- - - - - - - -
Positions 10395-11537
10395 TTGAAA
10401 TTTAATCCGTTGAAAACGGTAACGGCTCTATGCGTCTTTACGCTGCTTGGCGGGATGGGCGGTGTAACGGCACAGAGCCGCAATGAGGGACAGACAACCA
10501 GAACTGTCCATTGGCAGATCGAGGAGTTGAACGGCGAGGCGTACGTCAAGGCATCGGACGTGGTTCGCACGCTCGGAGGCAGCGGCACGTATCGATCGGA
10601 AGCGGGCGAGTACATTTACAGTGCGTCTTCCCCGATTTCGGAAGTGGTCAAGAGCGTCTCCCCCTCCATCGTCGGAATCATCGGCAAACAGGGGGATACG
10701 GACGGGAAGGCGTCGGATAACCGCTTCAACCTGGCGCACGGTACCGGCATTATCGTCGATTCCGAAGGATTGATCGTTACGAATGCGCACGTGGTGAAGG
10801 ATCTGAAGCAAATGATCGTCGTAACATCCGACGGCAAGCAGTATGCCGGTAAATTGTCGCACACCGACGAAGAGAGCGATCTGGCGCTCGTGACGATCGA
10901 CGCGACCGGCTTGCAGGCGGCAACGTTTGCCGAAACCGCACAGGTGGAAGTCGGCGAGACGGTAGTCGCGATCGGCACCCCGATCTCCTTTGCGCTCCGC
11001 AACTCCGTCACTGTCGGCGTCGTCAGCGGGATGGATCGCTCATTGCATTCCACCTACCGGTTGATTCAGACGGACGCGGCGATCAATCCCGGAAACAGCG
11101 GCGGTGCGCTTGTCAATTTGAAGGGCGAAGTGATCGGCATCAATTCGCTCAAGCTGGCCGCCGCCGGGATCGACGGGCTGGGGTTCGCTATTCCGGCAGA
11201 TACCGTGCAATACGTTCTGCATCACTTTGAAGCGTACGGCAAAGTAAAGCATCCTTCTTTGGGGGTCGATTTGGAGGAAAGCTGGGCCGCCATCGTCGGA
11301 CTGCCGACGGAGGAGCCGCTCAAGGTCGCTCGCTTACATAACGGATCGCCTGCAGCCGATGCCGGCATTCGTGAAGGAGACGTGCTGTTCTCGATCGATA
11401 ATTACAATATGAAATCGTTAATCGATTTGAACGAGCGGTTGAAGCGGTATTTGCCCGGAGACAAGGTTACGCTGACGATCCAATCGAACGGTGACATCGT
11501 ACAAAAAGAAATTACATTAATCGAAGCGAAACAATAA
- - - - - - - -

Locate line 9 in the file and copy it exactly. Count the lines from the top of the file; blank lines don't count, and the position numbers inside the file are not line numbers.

11001 AACTCCGTCACTGTCGGCGTCGTCAGCGGGATGGATCGCTCATTGCATTCCACCTACCGGTTGATTCAGACGGACGCGGCGATCAATCCCGGAAACAGCG